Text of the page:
Altered regulation of tau phosphorylation in a mouse model of down syndrome aging

Olivia Sheppard, Florian Plattner, Anna Rubin, Amy Slender, Jacqueline M. Linehan, Sebastian Brandner, Victor L.J. Tybulewicz, Elizabeth M.C. Fisher, Frances K. Wiseman

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46 Citations (Scopus)
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Down syndrome (DS) results from trisomy of human chromosome 21 (Hsa21) and is associated with an increased risk of Alzheimer's disease (AD). Here, using the unique transchromosomic Tc1 mouse model of DS we investigate the influence of trisomy of Hsa21 on the protein tau, which is hyperphosphorylated in Alzheimer's disease. We show that in old, but not young, Tc1 mice increased phosphorylation of tau occurs at a site suggested to be targeted by the Hsa21 encoded kinase, dual-specificity tyrosine-(Y)-phosphorylation regulated kinase 1A (DYRK1A). We show that DYRK1A is upregulated in young and old Tc1 mice, but that young trisomic mice may be protected from accumulating aberrantly phosphorylated tau. We observe that the key tau kinase, glycogen synthase kinase3-β (GSK-3β) is aberrantly phosphorylated at an inhibitory site in the aged Tc1 brain which may reduce total glycogen synthase kinase3-β activity. It is possible that a similar mechanism may also occur in people with DS.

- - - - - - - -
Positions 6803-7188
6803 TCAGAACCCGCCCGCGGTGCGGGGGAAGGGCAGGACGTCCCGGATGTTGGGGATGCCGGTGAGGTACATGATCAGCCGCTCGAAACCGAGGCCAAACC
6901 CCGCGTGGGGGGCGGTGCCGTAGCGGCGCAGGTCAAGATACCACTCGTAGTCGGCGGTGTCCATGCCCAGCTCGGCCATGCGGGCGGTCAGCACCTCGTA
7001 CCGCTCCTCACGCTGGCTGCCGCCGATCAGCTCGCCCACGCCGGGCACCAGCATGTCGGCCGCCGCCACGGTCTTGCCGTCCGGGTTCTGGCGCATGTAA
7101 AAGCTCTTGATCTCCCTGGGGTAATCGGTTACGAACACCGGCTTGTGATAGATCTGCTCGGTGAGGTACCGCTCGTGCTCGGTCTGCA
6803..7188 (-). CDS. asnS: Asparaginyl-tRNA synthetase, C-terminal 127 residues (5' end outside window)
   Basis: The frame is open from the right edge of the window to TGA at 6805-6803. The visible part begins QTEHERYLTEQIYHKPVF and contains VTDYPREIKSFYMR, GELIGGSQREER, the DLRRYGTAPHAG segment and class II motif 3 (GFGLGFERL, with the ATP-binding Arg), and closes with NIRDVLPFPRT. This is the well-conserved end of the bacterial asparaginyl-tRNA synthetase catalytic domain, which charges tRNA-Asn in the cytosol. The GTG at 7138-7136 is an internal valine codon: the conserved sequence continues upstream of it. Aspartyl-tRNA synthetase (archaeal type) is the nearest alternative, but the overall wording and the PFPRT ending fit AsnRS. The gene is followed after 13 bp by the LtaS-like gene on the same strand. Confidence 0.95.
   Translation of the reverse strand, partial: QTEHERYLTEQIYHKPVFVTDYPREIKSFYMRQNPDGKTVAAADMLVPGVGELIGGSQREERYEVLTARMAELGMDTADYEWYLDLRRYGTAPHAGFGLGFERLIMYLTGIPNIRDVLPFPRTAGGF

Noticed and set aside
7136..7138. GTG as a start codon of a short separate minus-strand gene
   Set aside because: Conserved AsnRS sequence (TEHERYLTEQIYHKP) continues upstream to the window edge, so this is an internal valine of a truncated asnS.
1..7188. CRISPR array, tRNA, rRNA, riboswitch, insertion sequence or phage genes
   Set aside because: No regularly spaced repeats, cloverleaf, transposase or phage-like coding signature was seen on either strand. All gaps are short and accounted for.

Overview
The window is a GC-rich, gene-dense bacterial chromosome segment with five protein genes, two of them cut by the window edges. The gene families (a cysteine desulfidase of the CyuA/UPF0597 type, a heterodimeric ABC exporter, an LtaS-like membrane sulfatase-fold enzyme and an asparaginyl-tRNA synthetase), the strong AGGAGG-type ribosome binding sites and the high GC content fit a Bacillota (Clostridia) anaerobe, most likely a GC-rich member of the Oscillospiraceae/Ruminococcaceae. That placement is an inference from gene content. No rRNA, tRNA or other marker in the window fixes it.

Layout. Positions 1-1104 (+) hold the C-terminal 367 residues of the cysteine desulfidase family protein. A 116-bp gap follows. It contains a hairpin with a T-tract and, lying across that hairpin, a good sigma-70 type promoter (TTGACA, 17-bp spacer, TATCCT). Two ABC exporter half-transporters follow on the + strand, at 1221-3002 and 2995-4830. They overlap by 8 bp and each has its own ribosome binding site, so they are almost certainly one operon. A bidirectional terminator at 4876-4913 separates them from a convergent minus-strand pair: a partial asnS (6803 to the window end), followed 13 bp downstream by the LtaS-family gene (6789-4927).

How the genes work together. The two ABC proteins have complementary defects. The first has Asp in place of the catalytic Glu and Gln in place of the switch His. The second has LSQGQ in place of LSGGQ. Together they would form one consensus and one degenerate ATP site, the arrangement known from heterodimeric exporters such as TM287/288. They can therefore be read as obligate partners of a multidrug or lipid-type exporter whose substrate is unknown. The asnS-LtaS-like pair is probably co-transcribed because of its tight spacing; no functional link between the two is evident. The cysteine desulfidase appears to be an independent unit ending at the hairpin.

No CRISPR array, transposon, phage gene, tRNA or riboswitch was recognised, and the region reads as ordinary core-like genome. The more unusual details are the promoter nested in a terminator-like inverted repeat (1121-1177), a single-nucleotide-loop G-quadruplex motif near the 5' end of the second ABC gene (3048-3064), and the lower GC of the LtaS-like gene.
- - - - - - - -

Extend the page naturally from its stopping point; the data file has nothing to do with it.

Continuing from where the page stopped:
Original languageEnglish
Pages (from-to)828.e31-828.e44
Number of pages14
JournalNeurobiology of Aging
Issue number4
Publication statusPublished - Apr 2012
Externally publishedYes


  • Alzheimer disease
  • Down syndrome
  • DYRK1A
  • GSK-3β
  • Phosphorylation
  • Tau


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